The start of the 2021-22 NHL season is just over a month away, and I can’t wait. There are so many storylines I’m excited about, but at the forefront is just how profoundly, overwhelmingly loaded this season’s rookie class will be.
In a few weeks, I’ll have season predictions put together for the entire year, including the Calder Trophy for the league’s top rookie. But as I sit at my computer to write this, I have absolutely no idea who that winner will be.
Last year, I heralded Kirill Kaprizov’s Calder candidacy, and he responded with a remarkable first NHL season, leading the Minnesota Wild with 27 goals and 51 points in 55 games. This year, the waters of prediction are muddier than ever.
The NHL Experience Factor
The NHL defines a rookie player as a player who “must not have played in more than 25 NHL games in any preceding seasons, nor in six or more NHL games in each of any two preceding seasons. Any player at least 26 years of age (by September 15th of that season) is not considered a rookie.”
However, playoff games are not a considering factor in that equation. For example, Cole Caufield played in 20 playoff games for the Montreal Canadiens during their run to the Stanley Cup Finals last year, scoring four goals and adding eight assists. Caufield is currently the odds-on favorite to win the Calder at +115.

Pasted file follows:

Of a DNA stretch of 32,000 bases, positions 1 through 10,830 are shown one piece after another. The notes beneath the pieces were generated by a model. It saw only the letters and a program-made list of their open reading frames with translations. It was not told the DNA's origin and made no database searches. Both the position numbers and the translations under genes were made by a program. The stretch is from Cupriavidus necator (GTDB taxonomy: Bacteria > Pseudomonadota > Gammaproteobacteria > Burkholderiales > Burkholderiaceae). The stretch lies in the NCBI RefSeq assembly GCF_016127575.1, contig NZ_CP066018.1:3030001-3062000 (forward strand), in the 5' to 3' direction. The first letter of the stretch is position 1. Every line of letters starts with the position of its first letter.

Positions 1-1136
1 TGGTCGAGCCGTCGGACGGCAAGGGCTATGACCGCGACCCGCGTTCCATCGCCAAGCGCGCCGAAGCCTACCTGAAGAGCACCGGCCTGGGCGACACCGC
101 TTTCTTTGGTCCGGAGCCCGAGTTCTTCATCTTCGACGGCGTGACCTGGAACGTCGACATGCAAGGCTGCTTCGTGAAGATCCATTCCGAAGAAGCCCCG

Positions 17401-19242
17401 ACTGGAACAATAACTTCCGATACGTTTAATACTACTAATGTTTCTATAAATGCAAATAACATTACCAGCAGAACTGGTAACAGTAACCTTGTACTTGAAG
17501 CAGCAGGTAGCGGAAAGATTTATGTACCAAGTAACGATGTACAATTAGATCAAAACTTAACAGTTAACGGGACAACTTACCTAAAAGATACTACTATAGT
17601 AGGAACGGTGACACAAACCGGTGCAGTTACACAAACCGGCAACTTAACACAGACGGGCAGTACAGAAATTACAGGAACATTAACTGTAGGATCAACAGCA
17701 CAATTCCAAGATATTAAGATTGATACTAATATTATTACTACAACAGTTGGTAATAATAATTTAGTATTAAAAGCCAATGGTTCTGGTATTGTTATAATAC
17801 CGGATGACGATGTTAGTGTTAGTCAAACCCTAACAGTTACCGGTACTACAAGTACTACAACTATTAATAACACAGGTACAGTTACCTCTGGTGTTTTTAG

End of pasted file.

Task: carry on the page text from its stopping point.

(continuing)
Trevor Zegras is another strong contender, with some sportsbooks listing Zegras at even money. Zegras played in 24 games for the Anaheim Ducks last season, one game short of exceeding his eligibility. He scored three goals and 10 assists in those games before heading to the AHL, where he scored 10 goals and 11 assists in 17 games.
Other 2021-22 rookies who saw NHL ice last year include Colorado Avalanche forward Alex Newhook (three assists in six games), Florida Panthers goaltender Spencer Knight (four games, won all four), Toronto Maple Leafs forward Nick Robertson (six games), and Ducks defenseman Jamie Drysdale (eight points in 24 games), among 145 other skaters who played 24 games or fewer.
Due to the COVID-19 pandemic, some of the highest-rated European prospects remained overseas to continue training and competing among the top clubs outside of North America.
Detroit Red Wings defenseman Moritz Seider was a machine while playing for Rögle BK of the Swedish Hockey League (SHL). As a 19-year-old, Seider scored seven goals and added 21 assists to finish tied for fifth (and second among defensemen) in points. Seider is expected to make the NHL club out of camp, and with newly acquired Nick Leddy bolstering the blue line, Seider should make an immediate impact.
Seider won’t be the only SHLer to debut for the Red Wings this year either. Winger Lucas Raymond enters the fold as well after scoring six goals and 12 assists for Frölunda HC. Raymond also scored two goals and three assists in five games at World Juniors.
Other top prospects who should be arriving from Europe include New Jersey Devils winger Alexander Holtz (18 points last year for Djurgårdens IF of the SHL), Florida Panthers center Anton Lundell (16 goals in 26 games for HIFK in the Liiga), Los Angeles Kings winger Vladimir Tkachyov (38 points in 45 games for SKA St. Petersburg of the KHL), and Vancouver Canucks winger Vasili Podkolzin (Tkachyov’s teammate with SKA St. Petersburg).
College Stars Make the Grade
NCAA Hockey is becoming almost as good of a development route for prospects as playing in the top tier Junior leagues.